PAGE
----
The BIG mistake in human thinking about AI

That is the interesting thing as you deal with this AI challenge of the moment. Companies mistake AI as a strategy to deploy rather than an innovation to a strategy that should be deployed. AI is not the answer for your content strategy. AI is simply a way to help an existing strategy be better.

Generative AI is only as good as the content — the data and the training — fed to it.  Generative AI is a fantastic recognizer of patterns and understanding of the probable next word choice. But it’s not doing any critical thinking. It cannot discern what is real and what is fiction.

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Think for a moment about your website as a learning model, a brain of sorts. How well could it accurately answer questions about the current state of your company? Think about all the help documents, manuals, and educational and training content. If you put all of that — and only that — into an artificial brain, only then could you trust the answers.

Your chatbot likely would deliver some great results and some bad answers. Air Canada’s case involved a minuscule challenge. But imagine when it’s not a small mistake. And what about the impact of unintended content? Imagine if the AI tool picked up that stray folder in your customer help repository — the one with all the snarky answers and idiotic responses? Or what if it finds the archive that details everything wrong with your product or safety? AI might not know you don’t want it to use that content.

ChatGPT, Gemini, and others present brand challenges, too

Publicly available generative AI solutions may create the biggest challenges.

I tested the problematic potential. I asked ChatGPT to give me the pricing for two of the best-known CRM systems. (I’ll let you guess which two.) I asked it to compare the pricing and features of the two similar packages and tell me which one might be more appropriate.

First, it told me it couldn’t provide pricing for either of them but included the pricing page for each in a footnote. I pressed the citation and asked it to compare the two named packages. For one of them, it proceeded to give me a price 30% too high, failing to note it was now discounted. And it still couldn’t provide the price for the other, saying the company did not disclose pricing but again footnoted the pricing page where the cost is clearly shown.

In another test, I asked ChatGPT, “What’s so great about the digital asset management (DAM) solution from [name of tech company]?” I know this company doesn’t offer a DAM system, but ChatGPT didn’t.

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It returned with an answer explaining this company’s DAM solution was a wonderful, single source of truth for digital assets and a great system. It didn’t tell me it paraphrased the answer from content on the company’s webpage that highlighted its ability to integrate into a third-party provider’s DAM system.

Now, these differences are small. I get it. I also should be clear that I got good answers for some of my harder questions in my brief testing. But that’s what’s so insidious. If users expected answers that were always a little wrong, they would check their veracity. But when the answers seem right and impressive, even though they are completely wrong or unintentionally accurate, users trust the whole system.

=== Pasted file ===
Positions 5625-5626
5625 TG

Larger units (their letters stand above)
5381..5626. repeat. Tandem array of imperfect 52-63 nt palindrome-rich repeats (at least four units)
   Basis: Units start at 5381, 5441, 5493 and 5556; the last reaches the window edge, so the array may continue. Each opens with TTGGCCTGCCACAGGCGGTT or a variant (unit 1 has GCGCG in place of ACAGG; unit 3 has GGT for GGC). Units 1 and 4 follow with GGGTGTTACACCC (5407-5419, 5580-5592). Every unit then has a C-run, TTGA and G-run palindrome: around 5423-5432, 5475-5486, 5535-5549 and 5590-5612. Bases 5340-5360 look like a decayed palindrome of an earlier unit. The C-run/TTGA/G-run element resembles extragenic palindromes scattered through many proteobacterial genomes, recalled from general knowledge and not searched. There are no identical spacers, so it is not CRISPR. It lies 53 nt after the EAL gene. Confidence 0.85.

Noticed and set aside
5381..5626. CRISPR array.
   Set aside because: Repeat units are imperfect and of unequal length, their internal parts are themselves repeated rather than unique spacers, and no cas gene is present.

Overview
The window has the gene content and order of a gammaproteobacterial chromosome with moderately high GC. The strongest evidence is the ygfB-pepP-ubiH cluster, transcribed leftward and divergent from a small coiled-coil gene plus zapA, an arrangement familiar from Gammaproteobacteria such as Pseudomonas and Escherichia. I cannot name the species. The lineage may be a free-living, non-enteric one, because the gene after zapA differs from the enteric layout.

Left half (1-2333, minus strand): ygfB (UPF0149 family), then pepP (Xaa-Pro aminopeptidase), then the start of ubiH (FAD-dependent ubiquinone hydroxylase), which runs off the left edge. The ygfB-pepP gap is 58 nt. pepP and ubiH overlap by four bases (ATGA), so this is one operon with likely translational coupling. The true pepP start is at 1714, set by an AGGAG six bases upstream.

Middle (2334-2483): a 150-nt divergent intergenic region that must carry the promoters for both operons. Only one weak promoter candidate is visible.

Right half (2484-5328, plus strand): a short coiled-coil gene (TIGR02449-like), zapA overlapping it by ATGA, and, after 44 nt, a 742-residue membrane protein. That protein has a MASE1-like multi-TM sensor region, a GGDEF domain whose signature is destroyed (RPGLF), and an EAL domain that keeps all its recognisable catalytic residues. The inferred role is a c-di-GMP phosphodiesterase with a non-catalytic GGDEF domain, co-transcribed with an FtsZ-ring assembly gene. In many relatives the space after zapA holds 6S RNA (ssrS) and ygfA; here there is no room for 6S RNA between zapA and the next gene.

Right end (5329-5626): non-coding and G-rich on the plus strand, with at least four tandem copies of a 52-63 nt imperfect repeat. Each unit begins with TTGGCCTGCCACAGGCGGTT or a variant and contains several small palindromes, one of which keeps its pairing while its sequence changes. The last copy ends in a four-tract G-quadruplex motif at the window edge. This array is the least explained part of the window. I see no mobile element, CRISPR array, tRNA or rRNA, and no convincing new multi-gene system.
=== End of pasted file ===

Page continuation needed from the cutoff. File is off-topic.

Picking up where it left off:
That’s the lesson from Air Canada and the subsequent challenges coming down the road.

AI is a tool, not a strategy

Remember, AI is not your content strategy. You still need to audit it. Just as you’ve done for over 20 years, you must ensure the entirety of your digital properties reflect the current values, integrity, accuracy, and trust you want to instill.

AI will not do this for you. It cannot know the value of those things unless you give it the value of those things. Think of AI as a way to innovate your human-centered content strategy. It can express your human story in different and possibly faster ways to all your stakeholders.

But only you can know if it’s your story. You have to create it, value it, and manage it, and then perhaps AI can help you tell it well. 

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Cover image by Joseph Kalinowski/Content Marketing Institute

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Only 6% of global marketers apply customer insights to product and brand

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Only 6% of global marketers apply customer insights to product and brand

While many brands talk about focusing on the customer, few do it. Less than a quarter (24%) of global brands are mapping customer behavior and sentiment, according to Braze’s 2024 Customer Engagement Review. What’s worse, only 6% apply customer insights to their product and brand approach.

“At the end of the day, a lot of companies operate based on their structure and not how the consumer interacts with them,” Mariam Asmar, VP of strategic consulting, told MarTech. “And while some companies have done a great job of reorienting that, with roles like the chief customer officer, there are many more that still don’t. Cross-channel doesn’t exist because there are still all these silos. But the customer doesn’t care about your silos. The customer doesn’t see silos. They see a brand.”

Half of all marketers report either depending on multiple, siloed point solutions to cobble together a multi-channel experience manually (33%); or primarily relying on single-channel solutions (17%).  Only 30% have access to a single customer engagement platform capable of creating personalized, seamless experiences across channels. This is a huge problem when it comes to cross-channel, personalization.